A 20-month-old male presented with generalized scaling since birth. The scaling was most intense at birth but gradually became less prominent with age. No erythema, bullous lesions, or erosions had appeared at any point of time. There was also gradual swelling of the abdomen over the past 1 year. There was no history of any feeding difficulties, jaundice, dark urine, or clay-colored stools. There was no history of visual loss, abnormal ocular movements, or hearing defects. There was no limb weakness or any focal neurodeficits. He was the first child born out of second degree consanguineous marriage. There was no previous pregnancy loss and no history of maternal infection, exposure to drugs, radiation, smoking, or alcohol during pregnancy. No other family member had been similarly affected.

Cutaneous examination revealed generalized scaling with no erythema [Figure 1]. The scales were fine, whitish, nonpruritic involving the whole body including the face and scalp. Flexural surfaces showed corrugation and hyperpigmentation. The eyelids showed mild ectropion. Ocular examination performed under general anesthesia was within normal limits. Audiological examination using brainstem-evoked response audiometry was normal.
Figure 1 :Generalized nonerythematous scaling

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Abdominal examination revealed a 10-cm firm, nontender hepatomegaly with mild splenomegaly. There was bilateral cryptorchidism [Figure 2]. Nervous and musculoskeletal system examinations were normal. A detailed developmental assessment revealed that the developmental age was 12-15 months in all aspects of development indicating a global developmental delay. Anthropometry revealed that the length-for-age, weight-for-age, and head circumference-for-age were well below the third percentile according to the CDC (Centre for Disease Control) charts. The weight-for-length was at the 10th percentile curve.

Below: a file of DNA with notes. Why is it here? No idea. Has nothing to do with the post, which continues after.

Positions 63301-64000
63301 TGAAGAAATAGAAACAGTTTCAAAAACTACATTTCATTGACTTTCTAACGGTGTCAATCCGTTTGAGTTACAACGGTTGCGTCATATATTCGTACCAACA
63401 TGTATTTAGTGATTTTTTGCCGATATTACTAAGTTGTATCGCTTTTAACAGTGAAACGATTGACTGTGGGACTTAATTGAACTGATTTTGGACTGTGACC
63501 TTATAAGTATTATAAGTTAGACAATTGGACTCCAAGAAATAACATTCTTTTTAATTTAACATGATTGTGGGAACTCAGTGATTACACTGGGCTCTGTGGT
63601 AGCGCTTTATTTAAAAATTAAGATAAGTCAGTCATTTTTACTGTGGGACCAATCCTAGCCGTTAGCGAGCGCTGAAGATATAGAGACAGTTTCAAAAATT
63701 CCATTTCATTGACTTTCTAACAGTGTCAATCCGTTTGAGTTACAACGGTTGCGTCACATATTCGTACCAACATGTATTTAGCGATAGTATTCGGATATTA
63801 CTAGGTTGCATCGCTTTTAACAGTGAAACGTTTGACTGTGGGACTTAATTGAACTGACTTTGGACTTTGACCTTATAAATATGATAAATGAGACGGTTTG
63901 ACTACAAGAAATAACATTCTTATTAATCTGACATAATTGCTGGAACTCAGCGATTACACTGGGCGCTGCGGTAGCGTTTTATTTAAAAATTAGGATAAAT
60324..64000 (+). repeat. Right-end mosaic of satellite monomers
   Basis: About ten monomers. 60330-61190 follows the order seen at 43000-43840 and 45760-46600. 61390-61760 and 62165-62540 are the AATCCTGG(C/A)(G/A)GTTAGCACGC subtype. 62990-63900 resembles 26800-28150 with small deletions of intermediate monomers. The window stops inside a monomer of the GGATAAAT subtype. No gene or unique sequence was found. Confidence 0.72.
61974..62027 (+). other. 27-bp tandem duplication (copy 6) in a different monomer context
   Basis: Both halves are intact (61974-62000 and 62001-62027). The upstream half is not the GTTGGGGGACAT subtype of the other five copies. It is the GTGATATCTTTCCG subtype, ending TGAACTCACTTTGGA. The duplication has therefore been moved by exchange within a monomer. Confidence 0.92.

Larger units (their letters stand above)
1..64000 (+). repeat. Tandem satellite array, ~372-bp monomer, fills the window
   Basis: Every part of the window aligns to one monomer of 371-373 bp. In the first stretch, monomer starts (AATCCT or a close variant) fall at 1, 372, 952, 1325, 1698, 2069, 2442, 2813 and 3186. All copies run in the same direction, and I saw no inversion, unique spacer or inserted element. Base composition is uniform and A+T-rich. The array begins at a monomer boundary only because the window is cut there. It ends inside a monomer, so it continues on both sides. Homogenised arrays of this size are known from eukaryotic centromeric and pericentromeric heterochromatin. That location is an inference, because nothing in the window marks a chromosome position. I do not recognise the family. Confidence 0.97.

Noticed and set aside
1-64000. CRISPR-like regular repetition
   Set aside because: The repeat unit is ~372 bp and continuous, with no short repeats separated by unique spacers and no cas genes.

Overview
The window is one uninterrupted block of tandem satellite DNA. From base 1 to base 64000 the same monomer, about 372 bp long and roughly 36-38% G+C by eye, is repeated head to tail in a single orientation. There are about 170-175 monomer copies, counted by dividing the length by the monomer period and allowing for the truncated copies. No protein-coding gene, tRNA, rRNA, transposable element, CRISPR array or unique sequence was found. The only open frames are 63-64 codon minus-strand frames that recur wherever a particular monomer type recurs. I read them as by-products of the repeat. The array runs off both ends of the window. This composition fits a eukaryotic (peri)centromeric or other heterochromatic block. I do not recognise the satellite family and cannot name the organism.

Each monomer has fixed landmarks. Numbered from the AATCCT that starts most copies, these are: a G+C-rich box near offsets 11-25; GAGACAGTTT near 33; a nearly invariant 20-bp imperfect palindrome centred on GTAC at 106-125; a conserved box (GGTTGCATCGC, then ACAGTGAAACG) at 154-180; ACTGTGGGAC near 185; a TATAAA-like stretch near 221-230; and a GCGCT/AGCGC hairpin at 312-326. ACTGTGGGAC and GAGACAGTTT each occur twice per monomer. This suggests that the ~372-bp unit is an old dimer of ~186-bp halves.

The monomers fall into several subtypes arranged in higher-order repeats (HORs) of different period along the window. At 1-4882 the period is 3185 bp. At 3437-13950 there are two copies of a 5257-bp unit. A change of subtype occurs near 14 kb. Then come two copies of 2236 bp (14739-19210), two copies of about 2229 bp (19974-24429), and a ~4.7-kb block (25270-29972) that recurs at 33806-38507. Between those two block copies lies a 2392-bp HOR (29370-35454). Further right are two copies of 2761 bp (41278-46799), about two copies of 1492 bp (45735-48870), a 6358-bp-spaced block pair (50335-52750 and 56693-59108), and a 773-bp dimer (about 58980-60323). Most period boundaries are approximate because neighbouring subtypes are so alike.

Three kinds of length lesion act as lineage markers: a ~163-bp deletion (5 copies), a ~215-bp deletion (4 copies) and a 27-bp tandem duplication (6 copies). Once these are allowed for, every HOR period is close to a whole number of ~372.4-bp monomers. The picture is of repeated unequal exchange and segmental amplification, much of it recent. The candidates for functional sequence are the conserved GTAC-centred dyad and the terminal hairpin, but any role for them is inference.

Figure 2 :Bilateral cryptorchidism

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On investigation, complete blood counts were normal but the peripheral smear showed prominent leucocytic vacuolations involving the neutrophils, eosinophils, and monocytes that remained optically clear on Leishman's and Sudan Black B stains (Jordan's anomaly) [Figure 3]. Liver functions tests revealed mildly elevated aspartate aminotransferase (137 IU/L) and alkaline phosphatase (537 IU/L) and a normal prothrombin time (14 s; control 12 s). Lipid profile revealed elevated serum triglycerides (176 mg%; 95th percentile for age and sex is 99 mg%) and low serum cholesterol (91 mg%; 5th percentile for age and sex is 114 mg%). [8] Creatine phosphokinase and coagulation profile were normal. Chest and skeletal X-rays were normal. Ultrasound abdomen revealed hepatomegaly with fatty change, along with mild splenomegaly. Skin biopsy showed hyperkeratosis with a diminished granular cell layer suggestive of ichthyosis vulgaris. Liver biopsy revealed micronodular cirrhosis with macrovesicular steatosis [Figure 4]. Transmission electron microscopy was done from the peripheral blood buffy coat preparation fixed in paraformaldehyde-glutaraldehyde, postfixed in osmium tetroxide (original magnification ×16,500; bar, 1 u). It revealed intracytoplasmic extralysosomal non-memebrane-bound neutral lipid within the granulocytes (Jordan's anomaly) [2][Figure 5]. The enzyme study for the plasma beta-glucosidase activity was normal. Peripheral smears from both parents were also normal.